It may seem to some that Invasion Day marches for justice and Australia Day citizenship ceremonies are completely inconsistent with each other, although I wouldn’t think so myself. A good example of just how compatible they can be came at the ceremony I attended at Mitchelton. Whilst all of the ceremonies acknowledge the Traditional Owners in some way or other these days, the Mitchelton one also had a speech from a locally based Indigenous person (although not a local T.O.). He spoke of some of the history of his people from a bit further north in Queensland, telling some of the stories from when their tribe was being hunted down and shot by police and others, where they fled to to survive and later when they were prohibited from being in the townships after sunset. He also mentioned a local bora ring – which I wasn’t aware of – that they were trying to get proper protection for. He mentioned that many of his people call the day Invasion Day. At the time he was speaking, the Invasion Day rally at Parliament House would have been starting and the people there being given the news about the manslaughter charges being laid over the death of Mulrunji. This probably made it all the more poignant that the Aboriginal man giving the speech at Mitchelton was a police liaison officer, speaking in his police garb. He spoke in a very matter of fact, friendly story-telling way and was very welcoming to the new citizens. He was not a regular speech giver either, but it seemed to me his speech was the best received of all by the crowd.

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42 Comments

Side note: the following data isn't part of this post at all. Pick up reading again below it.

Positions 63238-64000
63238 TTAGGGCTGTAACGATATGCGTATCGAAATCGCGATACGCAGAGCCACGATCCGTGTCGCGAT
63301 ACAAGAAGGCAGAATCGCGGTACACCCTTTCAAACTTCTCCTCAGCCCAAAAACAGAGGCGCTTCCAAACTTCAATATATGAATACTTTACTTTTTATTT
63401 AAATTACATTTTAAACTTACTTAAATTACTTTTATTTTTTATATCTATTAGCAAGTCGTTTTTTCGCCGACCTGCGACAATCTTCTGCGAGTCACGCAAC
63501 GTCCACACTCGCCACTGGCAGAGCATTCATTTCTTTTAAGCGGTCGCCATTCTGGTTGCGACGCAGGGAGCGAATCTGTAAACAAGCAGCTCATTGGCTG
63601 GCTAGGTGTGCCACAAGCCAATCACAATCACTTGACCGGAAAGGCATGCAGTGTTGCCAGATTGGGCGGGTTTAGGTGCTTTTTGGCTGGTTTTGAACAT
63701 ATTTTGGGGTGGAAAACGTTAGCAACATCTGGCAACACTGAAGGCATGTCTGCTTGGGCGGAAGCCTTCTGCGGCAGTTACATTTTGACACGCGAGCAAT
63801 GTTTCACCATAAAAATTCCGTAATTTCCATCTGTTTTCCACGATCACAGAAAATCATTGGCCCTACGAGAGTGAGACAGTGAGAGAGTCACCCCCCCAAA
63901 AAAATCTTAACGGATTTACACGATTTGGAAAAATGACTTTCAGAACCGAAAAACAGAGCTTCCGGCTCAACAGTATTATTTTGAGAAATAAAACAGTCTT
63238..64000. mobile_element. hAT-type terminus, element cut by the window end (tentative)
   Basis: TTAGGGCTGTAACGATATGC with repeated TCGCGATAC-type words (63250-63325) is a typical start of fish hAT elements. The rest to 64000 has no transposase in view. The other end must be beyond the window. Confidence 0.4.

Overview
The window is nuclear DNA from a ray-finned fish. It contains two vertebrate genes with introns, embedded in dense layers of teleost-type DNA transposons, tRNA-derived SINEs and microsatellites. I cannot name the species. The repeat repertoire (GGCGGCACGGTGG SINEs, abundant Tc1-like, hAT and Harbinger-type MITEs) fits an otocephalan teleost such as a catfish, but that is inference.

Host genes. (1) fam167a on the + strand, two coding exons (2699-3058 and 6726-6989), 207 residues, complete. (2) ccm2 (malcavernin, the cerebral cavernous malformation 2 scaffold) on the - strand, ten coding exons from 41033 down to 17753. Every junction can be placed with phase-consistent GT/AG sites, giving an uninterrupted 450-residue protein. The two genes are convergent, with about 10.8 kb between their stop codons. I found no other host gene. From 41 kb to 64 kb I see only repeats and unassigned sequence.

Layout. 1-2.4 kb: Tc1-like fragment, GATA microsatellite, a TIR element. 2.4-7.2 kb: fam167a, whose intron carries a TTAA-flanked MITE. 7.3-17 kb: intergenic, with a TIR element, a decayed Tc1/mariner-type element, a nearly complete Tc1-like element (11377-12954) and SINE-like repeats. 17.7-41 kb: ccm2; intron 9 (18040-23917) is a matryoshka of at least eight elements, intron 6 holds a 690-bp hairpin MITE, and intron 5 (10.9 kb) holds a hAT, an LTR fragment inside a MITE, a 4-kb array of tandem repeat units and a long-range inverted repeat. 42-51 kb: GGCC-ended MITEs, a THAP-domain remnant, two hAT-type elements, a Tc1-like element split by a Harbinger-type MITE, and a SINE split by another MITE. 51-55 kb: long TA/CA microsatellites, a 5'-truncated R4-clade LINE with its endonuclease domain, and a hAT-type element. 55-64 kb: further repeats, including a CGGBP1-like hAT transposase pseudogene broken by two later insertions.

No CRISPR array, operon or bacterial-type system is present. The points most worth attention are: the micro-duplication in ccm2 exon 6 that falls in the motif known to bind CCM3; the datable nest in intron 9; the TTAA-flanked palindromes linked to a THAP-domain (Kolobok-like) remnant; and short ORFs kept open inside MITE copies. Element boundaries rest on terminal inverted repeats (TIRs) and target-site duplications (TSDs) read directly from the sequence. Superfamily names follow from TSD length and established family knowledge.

1. Am I missing a few things here?
    How is it that this is dropped in the wee small hours of the morning AFTER Australia Day, giving the aggravating buzz of parochial, self-congratulatory, isolationist smugness that has engulfed the country in the lead up to Oz day?
    Firstly, congratulations to the Queensland government for finally and much too belatedly biting the bullet. This is particularly in comparison to reactions from two other sources that this writer personally finds objectionable; tending to despicable.
    Overtly despicable is the response of the Queensland police force. One would have thought that the chance for S’Sgt Hurley to explain himself before his community in an open forum would have been aplauded rather than condemned, particularly if he proves to be as innocent as their reception proposes as to their feelings toward this individual. But one wonders whether or not any of these individuals have spent much time considering the nature of Mulrunji’s death, or else lack consciences.
    Secondly, the Queensland Liberal Opposition. What prank is it that they actually think they are playing?.